Peter Parker gained the ability to sense imminent danger thanks to the bite of a radioactive spider. Now, in real life, researchers in Baltimore have enabled a rat brain to sense electromagnetic fields thanks to the gene of a catfish.
Many animals—birds, bees, lobsters, and newts, just to name a few—can sense the Earth’s weak magnetic field, but not humans. (There is some debate over that exclusion.) A newly discovered gene, belonging to the glass catfish, appears to give cells the ability to respond to magnetic fields and can be used to non-invasively manipulate brain and heart cells.
The researchers say the technique opens the possibility of creating wireless biological heart pacemakers, treating epilepsy, or even constructing brain-machine interfaces that use electromagnetic signals to communicate with human cells.Galit Pelled, an associate professor at the Kennedy Krieger Institute and Johns Hopkins University School of Medicine in Baltimore, will present the work this Sunday at the 8th International IEEE EMBS Conference on Neural Engineering in Shanghai, China.
Scientists have previously identified genes involved in electromagnetic sensing in pigeons and bacteria. Many of those genes work together to form molecular complexes that sense the magnetic fields. This new gene—the first found in a fish—is unique because it works on its own and is not associated with the formation of such complexes.
Pelled and colleagues originally found the gene by inserting various bits of DNA from the glass catfish (Kryptopterus bicirrhis) into frog eggs, and seeing which of the eggs responded to a magnetic field. They identified just one gene with that effect, and named it the electromagnetic perceptive gene (EPG).
How the protein encoded by EPG actually senses electromagnetic fields remains a mystery. “We don’t know exactly what the protein is doing,” says study co-author Assaf Gilad, an associate professor of radiology at Johns Hopkins Medicine.
But they do know the effect: When the protein binds to the surface of a cell, it causes a flood of calcium into that cell. For many cell types, including neurons and heart cells, that gush of calcium activates the cell, causing it to fire or beat. The team inserted the EPG gene in groups of brain cells, and then were able to wirelessly activate those neurons with an electromagnetic field. They also inserted the EPG gene into living rat brains.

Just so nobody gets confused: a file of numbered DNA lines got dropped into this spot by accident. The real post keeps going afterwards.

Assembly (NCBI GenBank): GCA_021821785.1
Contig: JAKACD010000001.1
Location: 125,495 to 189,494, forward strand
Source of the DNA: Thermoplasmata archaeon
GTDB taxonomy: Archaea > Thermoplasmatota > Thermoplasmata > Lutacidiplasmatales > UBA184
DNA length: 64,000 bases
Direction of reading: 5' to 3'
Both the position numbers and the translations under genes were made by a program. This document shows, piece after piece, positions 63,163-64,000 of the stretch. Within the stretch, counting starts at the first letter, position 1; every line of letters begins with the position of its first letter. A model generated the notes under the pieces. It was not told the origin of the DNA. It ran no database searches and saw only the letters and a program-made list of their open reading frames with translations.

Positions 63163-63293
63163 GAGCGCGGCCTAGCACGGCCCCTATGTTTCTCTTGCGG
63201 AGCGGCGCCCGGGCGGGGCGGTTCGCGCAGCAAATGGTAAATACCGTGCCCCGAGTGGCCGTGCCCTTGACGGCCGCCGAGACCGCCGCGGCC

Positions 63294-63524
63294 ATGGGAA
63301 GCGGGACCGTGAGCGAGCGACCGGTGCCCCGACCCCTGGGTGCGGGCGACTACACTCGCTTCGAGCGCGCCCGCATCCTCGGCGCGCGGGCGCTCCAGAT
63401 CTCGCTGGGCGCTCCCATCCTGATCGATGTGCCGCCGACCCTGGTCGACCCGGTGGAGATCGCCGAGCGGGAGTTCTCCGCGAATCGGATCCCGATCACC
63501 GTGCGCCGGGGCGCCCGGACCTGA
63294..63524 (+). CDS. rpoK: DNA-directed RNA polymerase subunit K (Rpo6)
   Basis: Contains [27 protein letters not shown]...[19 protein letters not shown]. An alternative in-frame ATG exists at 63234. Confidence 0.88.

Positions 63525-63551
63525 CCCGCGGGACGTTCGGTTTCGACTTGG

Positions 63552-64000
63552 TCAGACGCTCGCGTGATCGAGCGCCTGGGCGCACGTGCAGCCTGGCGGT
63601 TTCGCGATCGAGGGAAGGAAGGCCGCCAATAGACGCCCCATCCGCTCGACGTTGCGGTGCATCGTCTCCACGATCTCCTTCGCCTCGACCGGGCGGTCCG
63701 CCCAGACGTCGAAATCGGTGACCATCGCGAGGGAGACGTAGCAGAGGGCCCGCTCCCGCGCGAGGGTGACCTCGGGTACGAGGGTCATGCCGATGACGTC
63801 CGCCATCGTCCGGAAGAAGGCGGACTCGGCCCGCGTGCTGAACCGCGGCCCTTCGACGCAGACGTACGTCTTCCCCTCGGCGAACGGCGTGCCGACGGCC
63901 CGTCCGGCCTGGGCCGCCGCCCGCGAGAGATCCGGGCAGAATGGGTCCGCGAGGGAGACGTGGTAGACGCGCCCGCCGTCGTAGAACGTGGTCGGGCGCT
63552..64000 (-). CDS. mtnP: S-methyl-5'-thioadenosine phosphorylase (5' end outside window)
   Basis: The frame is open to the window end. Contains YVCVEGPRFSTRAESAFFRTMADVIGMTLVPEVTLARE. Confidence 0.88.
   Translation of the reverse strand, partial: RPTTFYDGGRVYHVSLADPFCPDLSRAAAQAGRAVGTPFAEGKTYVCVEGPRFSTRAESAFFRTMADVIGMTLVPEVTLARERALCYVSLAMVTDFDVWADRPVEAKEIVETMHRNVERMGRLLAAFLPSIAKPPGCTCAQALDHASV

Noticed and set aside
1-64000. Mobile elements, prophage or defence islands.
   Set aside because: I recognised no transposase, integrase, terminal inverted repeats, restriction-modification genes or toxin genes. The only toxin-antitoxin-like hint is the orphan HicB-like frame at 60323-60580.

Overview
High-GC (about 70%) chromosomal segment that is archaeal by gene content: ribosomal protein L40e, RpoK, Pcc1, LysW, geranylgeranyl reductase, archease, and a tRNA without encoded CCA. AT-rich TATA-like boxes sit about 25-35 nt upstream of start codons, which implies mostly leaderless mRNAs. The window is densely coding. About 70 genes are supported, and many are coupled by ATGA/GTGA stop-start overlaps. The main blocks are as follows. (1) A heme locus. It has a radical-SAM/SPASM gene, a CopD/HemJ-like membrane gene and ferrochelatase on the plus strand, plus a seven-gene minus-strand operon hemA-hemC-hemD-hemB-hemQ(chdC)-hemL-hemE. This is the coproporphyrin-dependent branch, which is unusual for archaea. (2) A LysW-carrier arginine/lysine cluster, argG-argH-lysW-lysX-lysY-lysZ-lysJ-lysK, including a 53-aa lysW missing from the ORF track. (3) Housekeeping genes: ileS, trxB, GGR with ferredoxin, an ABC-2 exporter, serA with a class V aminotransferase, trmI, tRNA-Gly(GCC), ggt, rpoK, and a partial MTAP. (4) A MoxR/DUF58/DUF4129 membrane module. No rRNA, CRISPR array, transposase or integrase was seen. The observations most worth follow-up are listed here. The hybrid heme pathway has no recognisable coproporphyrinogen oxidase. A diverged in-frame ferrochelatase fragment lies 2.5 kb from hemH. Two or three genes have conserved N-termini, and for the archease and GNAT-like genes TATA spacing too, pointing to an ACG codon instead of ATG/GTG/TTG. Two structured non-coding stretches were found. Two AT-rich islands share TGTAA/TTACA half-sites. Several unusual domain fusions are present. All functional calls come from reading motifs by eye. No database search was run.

That’s important because Gilad hopes the technique will someday be used to activate select parts of the human brain to ease conditions related to misfiring neurons, such as epilepsy and depression. Currently, doctors use invasive techniques such as deep brain stimulation to try to alleviate such illnesses. With EPG, they might instead deliver the gene—via gene therapy or stem cell transplants—into a patient’s brain and then wirelessly manipulate the cells. There is also potential for heart conditions, where a pacemaker made of cells expressing EPG could be controlled wirelessly, and not have to be replaced every 10 years, like traditional electronic pacemakers.
“The ability to remotely control neuronal activity is big,” says Gilad. Still, he notes, “this is a very experimental concept.”
Speaking of experimental, let’s get back to Spiderman. Could the tech be used to give mammals—say, humans—a sixth sense? “Maybe—I don’t know,” says Gilad. Right now, the team has only identified a single part of the catfish’s electromagnetic sensing ability. Once more is known about how it works, “Well, yeah, maybe sometime down the road, people could have their own GPS,” Gilad adds with a laugh. For now, the team is busy looking deeper at the fish system and investigating more immediate uses for the gene.
Megan is an award-winning freelance journalist based in Boston, Massachusetts, specializing in the life sciences and biotechnology. She was previously a health columnist for the Boston Globe and has contributed to Newsweek, Scientific American, and Nature, among others. She is the co-author of a college biology textbook, “Biology Now,” published by W.W. Norton. Megan received an M.S. from the Graduate Program in Science Writing at the Massachusetts Institute of Technology, a B.A. at Boston College, and worked as an educator at the Museum of Science, Boston.